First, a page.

The End of the Monarchy of Sex

Theory, Culture and Society 25 (5):104-122 (2008)

The hegemonic form of contemporary queer theory is dependent on a model of desire as autonomous and deregulated, derived from post-'68 French theory and particularly the work of Michel Foucault. Such a model is at risk of finding itself in congruence with a deregulated post-Fordist capitalism that recuperates supposedly dissident sexual identities. This article returns to the work of Foucault to identify a largely unacknowledged tendency in his work that contests the valorization of sexuality and calls for an `end of the monarchy of sex'. This possibility is linked to Foucault's controversial exploration of the concept of `spiritual politics' through his engagement with the Iranian revolution. Rather than regarding this as a regression into a reactionary religiosity, I argue that it forms an inquiry into new political possibilities of revolt. These possibilities contest what Alain Badiou has identified as the nihilism of contemporary capitalism, in which desire and sexuality are deployed to constrain the political imagination to a limited bodily `materialism'. Drawing on the work of the later Foucault, it becomes possible to develop this new politics around asceticism, which is not so much withdrawal from the world but the refusal of the mediations of identity through sexuality and the body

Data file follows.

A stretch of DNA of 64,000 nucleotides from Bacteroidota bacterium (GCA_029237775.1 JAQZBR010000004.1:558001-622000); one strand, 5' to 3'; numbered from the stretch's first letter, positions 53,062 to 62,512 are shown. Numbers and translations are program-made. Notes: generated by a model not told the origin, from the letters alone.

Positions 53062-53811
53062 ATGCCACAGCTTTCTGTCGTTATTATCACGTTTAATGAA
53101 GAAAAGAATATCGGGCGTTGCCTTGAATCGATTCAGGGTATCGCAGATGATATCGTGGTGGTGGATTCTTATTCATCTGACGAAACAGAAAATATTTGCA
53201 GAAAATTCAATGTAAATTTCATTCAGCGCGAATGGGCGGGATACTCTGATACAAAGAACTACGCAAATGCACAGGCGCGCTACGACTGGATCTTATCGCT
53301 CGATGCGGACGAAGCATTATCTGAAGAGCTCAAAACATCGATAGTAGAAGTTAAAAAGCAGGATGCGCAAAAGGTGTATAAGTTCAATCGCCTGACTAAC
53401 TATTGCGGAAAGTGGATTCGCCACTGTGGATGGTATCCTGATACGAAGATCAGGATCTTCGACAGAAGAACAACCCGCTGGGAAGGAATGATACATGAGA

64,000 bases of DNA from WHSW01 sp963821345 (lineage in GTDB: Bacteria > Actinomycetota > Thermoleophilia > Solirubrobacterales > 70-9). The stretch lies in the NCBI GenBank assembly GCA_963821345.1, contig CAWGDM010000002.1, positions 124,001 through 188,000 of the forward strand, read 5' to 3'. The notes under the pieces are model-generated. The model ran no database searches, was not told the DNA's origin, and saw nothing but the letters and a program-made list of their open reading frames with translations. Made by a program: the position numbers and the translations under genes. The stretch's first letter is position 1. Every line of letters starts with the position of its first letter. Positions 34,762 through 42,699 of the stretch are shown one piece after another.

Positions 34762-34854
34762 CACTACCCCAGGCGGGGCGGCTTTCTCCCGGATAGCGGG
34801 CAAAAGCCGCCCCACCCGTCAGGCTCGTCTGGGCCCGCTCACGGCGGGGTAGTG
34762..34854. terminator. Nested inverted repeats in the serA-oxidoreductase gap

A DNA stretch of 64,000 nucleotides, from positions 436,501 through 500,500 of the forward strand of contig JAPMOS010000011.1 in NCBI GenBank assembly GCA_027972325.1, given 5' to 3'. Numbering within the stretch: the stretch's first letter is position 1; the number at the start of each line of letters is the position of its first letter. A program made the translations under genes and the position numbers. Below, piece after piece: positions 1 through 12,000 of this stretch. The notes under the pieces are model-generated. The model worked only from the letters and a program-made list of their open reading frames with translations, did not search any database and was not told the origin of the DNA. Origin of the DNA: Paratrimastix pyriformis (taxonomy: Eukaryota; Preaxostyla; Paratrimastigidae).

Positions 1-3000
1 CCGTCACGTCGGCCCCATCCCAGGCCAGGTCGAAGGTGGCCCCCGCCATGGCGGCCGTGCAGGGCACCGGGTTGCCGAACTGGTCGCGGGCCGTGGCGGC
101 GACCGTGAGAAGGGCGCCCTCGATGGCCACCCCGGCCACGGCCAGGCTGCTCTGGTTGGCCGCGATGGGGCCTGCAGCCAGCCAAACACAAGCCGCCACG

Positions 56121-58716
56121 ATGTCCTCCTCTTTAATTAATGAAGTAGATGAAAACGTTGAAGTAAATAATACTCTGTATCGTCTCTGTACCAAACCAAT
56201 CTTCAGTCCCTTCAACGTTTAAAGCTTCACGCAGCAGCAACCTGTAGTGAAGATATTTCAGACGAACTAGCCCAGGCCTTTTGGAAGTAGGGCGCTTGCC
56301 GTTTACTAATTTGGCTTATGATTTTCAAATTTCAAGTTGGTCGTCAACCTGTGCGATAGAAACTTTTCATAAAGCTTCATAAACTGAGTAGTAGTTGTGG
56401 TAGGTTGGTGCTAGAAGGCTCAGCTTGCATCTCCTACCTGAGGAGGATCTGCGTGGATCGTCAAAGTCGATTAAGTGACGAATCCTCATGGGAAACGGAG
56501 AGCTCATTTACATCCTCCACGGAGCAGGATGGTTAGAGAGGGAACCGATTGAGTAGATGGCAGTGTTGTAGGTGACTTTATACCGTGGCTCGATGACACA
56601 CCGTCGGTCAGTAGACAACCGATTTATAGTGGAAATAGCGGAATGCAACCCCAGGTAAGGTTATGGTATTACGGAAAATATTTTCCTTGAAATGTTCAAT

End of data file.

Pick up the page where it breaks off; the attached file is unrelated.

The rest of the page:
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DOI 10.1177/0263276408095218
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The Subject and Power.Michel Foucault - 1982 - Critical Inquiry 8 (4):777-795.
Beyond Formalisation an Interview.Alain Badiou - 2003 - Angelaki 8 (2):111 – 136.
Homos.Kevin Kopelson & Leo Bersani - 1996 - Substance 25 (1):120.

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